When President Obama repeatedly told Americans, “If you like your plan, you can keep it,” he understood that it wasn’t true. Health care reform is very disruptive. There simply was no way Obama could keep that promise.
But the president also knew that many Americans who discovered their policies were cancelled would find new ones that offered more comprehensive coverage for a lower price.
Their anger would melt away as soon as they saw their new options. Some Americans would have to pay more for worse coverage and they certainly would be angry, but that would only be a small subset of the individual health care market. It wouldn’t be enough to seriously hurt him or Obamacare. That was the bet the president made.
The latest announcement reveals that it’s quickly going bust.
The administrative fix the president unveiled allows insurers to continue offering health plans to current beneficiaries through 2014. Insurers are not required to do so and state insurance commissioners must still approve all the plans. It’s unclear whether insurers have the technical ability to un-cancel plans and how many will actually take up the president’s offer.
Whether or not this plan is technically feasible or insurers will actually un-cancel plans, Obama would never have had to make this fix if the website worked. There would still be millions of people with cancellation notices, but they would have had plenty of new choices to look through. The president admitted this last week in his apology.
“Keep in mind that most of the folks who are going to — who got these c — cancellation letters, they’ll be able to get better care at the same cost or cheaper in these new marketplaces,” he said. “Because they’ll have more choice. They’ll have more competition. They’re part of a bigger pool. Insurance companies are going to be hungry for their business.So — the majority of folks will end up being better off, of course, because the website’s not working right. They don’t necessarily know it right [now].”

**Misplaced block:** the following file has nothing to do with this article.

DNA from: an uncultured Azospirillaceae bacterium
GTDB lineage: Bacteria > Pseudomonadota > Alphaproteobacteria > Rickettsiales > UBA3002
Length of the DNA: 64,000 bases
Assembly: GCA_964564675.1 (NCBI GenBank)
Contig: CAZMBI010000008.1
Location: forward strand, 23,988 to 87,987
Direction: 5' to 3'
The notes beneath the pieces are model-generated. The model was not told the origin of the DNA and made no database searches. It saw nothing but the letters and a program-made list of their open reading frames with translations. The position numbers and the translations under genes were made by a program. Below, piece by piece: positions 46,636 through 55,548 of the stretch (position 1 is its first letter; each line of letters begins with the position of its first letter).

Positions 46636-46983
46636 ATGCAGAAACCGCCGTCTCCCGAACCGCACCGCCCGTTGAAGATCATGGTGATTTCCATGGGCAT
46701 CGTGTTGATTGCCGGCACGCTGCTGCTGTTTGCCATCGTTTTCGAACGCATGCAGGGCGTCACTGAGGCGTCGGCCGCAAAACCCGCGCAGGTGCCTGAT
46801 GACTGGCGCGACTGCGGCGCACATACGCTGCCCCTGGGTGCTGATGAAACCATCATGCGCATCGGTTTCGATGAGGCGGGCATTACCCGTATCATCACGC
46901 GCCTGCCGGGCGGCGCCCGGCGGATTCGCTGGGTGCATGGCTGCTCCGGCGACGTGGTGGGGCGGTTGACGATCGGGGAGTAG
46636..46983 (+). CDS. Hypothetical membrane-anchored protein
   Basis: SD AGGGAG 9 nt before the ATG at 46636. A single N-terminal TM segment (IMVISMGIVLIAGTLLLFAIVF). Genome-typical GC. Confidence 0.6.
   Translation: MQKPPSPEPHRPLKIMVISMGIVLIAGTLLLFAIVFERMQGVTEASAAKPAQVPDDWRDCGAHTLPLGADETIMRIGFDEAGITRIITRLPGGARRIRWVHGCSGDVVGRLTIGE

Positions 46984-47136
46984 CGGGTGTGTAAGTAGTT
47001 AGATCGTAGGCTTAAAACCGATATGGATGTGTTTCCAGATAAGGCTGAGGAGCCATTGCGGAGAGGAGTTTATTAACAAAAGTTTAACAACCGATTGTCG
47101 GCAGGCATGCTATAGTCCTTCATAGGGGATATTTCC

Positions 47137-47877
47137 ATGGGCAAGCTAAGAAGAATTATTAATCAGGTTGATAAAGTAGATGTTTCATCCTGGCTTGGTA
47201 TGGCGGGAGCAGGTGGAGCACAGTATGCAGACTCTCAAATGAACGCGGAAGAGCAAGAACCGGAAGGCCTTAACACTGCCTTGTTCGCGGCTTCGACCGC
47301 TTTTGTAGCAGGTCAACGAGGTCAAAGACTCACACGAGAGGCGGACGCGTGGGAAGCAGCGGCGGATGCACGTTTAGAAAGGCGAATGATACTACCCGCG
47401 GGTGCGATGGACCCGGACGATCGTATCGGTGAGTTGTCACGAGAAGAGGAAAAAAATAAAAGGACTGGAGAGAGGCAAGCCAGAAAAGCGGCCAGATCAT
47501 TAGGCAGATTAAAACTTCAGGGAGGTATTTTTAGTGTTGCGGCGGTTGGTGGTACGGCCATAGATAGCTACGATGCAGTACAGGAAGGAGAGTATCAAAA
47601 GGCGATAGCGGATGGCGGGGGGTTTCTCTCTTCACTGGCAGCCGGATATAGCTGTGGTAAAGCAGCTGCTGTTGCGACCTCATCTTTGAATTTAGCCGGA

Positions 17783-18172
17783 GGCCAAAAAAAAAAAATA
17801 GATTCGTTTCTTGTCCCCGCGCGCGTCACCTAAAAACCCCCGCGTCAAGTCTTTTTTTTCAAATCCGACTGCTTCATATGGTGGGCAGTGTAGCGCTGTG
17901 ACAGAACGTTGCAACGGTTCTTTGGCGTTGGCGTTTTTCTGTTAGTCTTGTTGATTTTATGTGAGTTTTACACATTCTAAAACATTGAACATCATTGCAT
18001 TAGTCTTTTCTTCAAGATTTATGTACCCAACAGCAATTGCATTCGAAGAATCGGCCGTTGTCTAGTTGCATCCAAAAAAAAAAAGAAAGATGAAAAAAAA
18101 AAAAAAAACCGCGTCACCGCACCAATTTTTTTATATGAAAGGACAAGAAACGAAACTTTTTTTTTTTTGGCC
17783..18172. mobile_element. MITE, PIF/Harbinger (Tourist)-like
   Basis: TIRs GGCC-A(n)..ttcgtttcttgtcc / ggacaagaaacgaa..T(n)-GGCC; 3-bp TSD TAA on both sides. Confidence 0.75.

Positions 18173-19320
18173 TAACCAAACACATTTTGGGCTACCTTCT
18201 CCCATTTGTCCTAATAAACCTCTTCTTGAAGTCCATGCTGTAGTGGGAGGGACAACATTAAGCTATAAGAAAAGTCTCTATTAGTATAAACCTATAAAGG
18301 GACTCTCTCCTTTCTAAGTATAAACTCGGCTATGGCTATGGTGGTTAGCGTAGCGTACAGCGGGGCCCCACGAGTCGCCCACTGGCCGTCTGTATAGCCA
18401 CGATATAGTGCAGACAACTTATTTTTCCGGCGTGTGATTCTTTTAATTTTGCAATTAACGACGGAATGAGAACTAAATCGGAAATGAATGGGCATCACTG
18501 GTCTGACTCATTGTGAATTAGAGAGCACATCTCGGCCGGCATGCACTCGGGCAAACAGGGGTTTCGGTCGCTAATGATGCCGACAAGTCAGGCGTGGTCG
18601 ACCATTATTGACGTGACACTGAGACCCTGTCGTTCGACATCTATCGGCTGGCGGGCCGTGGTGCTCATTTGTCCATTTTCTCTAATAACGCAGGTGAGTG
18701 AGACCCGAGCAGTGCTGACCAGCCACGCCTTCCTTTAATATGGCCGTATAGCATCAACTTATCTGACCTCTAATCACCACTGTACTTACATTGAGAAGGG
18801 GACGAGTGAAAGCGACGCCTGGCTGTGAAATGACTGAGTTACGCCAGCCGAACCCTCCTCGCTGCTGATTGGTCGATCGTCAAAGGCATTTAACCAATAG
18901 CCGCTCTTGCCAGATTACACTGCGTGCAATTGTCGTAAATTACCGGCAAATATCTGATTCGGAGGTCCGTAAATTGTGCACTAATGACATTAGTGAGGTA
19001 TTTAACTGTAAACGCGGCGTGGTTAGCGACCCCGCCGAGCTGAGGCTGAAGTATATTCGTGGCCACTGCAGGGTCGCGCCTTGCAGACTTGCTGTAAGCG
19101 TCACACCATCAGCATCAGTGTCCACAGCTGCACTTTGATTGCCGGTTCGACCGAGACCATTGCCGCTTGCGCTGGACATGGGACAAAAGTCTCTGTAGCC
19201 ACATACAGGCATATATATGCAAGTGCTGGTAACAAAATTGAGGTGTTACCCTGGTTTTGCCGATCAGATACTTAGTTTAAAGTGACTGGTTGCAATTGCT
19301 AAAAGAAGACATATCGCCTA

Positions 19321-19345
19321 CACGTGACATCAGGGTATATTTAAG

The president always planned to break his promise. He just didn’t plan to do so with a systematically flawed website that won’t work seven weeks after launch.
Years ago, Obama probably didn’t think this was a risky bet. He had recently run the most high tech campaign ever. There was every reason to believe that his administration was eminently capable of setting up the federal exchange. In his announcement yesterday, Obama stated this clearly.
“I think it’s fair to say that we have a pretty good track record of working with folks on technology and IT from our campaign, where, both in 2008 and 2012, we did a pretty darn good job on that.” he said. “What is true is that, as I said before, our IT systems, how we purchase technology in the federal government is cumbersome, complicated and outdated.”
Later he added: “When I do some Monday morning quarterbacking on myself one of the things that I do recognise is since I know that the federal government has not been good at this stuff in the past, two years ago as we were thinking about this, you know, we might have done more to make sure that we were breaking the mould on how we were going to be setting this up. But that doesn’t help us now. We got to move forward.”
The latest fix, which has left insurers furious and health policy wonks wondering how it will affect the law, was necessary, because Obama bet that the government was capable of setting up Healthcare.gov. If the administration eventually gets the site working, this will all be forgotten and the outcome of law will be determined on its merits. Right now though, that bet isn’t looking very good.
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